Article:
Glasgow is Scotland's most populous city and that allows it many of the amenities that make great cities all around the world worth living in. Unfortunately, a city that grows too large too fast often gets growing pains just like any other organism and one would be hard pressed to find a city as large as Glasgow's two million plus that doesn't have some manner of crime and strife. After all, bigger cities equal more people which of course amounts to more opportunity for trouble. Glasgow has a bit more trouble than most and it is considered to have one of the highest crime rates in all of Western Europe. Many put it at the top but others say that a few places have a slightly higher amount of crimes.
The city is a positive, beautiful, vibrant town that is full of life, love, and art. Glasgow also has some of the finest architecture in the world and an incredible amount of history that streams through its immense age. To be sure, Glasgow has been inhabited in some manner since the dawn of man thanks mainly to the fact that the River Clyde is almost perfectly situated in the area to provide a nourishing, luscious pasture full of some of the most fertile flora in Europe. The growth of the city has taken much of the original charm from the area but outlying pastures found further away from the city give us an idea of how incredible Glasgow must have looked in its early years. On top of that, the Clyde provided some of the finest salmon fishing in the United Kingdom and this made Glasgow an esteemed and wealthy town even before the tenth century.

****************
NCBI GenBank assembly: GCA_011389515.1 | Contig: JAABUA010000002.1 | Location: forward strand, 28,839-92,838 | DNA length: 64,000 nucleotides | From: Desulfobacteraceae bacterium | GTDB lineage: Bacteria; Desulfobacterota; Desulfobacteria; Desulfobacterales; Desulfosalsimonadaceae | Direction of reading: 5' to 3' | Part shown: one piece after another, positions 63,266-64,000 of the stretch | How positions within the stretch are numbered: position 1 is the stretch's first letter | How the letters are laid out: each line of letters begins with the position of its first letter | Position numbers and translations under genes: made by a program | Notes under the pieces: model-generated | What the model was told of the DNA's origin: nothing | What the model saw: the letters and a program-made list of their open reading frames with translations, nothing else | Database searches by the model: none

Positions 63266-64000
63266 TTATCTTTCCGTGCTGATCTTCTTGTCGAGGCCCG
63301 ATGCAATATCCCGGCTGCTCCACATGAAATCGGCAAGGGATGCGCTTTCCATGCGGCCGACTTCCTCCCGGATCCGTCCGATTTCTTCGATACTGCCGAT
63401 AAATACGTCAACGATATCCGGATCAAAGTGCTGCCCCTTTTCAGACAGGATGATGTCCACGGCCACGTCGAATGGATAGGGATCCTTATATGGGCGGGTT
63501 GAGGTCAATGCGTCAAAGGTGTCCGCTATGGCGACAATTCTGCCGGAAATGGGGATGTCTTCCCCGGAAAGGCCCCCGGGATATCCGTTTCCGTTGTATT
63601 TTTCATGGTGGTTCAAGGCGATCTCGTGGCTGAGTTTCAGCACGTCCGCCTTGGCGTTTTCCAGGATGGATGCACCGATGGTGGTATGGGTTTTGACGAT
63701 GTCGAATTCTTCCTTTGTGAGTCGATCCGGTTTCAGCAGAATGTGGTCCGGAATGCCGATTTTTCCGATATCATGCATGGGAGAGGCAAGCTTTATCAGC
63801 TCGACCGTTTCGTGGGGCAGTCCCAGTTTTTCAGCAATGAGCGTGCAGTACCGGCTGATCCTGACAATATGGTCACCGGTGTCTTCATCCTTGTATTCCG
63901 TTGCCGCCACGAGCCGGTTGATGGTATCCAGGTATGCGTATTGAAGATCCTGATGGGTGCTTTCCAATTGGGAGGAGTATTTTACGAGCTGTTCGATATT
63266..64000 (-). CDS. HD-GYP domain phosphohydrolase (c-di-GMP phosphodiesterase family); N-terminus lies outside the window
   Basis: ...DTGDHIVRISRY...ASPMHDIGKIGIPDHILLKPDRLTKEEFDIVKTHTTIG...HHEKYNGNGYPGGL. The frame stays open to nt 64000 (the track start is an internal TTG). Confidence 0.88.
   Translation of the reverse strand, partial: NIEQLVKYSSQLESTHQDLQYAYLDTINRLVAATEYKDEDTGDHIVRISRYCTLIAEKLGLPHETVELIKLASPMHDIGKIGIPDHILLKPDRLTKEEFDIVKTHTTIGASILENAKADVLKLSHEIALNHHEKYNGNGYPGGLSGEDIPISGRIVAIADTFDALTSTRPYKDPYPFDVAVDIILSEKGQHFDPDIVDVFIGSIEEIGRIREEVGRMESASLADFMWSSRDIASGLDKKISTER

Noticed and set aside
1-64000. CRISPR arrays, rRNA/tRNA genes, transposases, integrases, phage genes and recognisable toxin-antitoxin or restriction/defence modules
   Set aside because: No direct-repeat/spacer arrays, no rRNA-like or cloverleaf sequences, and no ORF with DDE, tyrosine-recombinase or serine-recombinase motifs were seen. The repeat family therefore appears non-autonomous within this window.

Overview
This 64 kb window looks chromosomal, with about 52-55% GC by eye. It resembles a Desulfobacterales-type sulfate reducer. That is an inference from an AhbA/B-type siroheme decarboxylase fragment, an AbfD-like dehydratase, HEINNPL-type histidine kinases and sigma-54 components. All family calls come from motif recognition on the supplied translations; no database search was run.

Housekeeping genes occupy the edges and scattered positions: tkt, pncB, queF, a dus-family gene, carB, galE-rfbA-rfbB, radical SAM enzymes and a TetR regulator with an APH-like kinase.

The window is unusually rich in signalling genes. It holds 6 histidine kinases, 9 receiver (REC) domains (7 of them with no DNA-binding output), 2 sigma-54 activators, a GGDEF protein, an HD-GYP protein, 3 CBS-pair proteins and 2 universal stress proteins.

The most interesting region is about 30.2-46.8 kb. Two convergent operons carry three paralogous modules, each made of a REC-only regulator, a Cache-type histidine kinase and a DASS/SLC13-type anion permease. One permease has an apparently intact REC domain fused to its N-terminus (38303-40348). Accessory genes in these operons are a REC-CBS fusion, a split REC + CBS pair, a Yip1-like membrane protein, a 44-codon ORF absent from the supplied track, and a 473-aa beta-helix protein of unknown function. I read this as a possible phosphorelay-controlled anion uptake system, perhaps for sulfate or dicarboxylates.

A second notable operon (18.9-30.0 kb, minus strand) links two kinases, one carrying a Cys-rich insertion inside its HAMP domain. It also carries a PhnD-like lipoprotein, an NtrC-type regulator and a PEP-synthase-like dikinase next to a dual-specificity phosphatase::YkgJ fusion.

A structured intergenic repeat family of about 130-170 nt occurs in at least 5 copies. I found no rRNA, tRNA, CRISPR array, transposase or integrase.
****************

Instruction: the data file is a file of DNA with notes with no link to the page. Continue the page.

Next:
Glasgow only grew in prominence and splendor and by the 1700s many tour guides and books listed Glasgow as the most beautiful and cleanest city in the Kingdom of Scotland. This was of course right before the event that would shape Glasgow and give it the identity it still maintains: The Industrial Revolution. The Revolution swept through the world in a big way and changed the landscape of enormous parts of the United Kingdom. Towns like Birmingham went from quaint villages to bustling epicenters almost overnight and Glasgow took on the appearance of the latter rather briskly. Glasgow became the fabled "Second City" of Scotland and was the home of factories and textile mills too numerous to count. This of course allowed beautiful, world-famous architecture and indispensable works of art to the city so one can't frown too much on the loss of the pristine landscape. It should only be seen as yet another incarnation of a hugely adjustable town. Glasgow is a city full of life and fascination and it will always be an important part of the world's cultural landscape because it grows with the world rather than against it.
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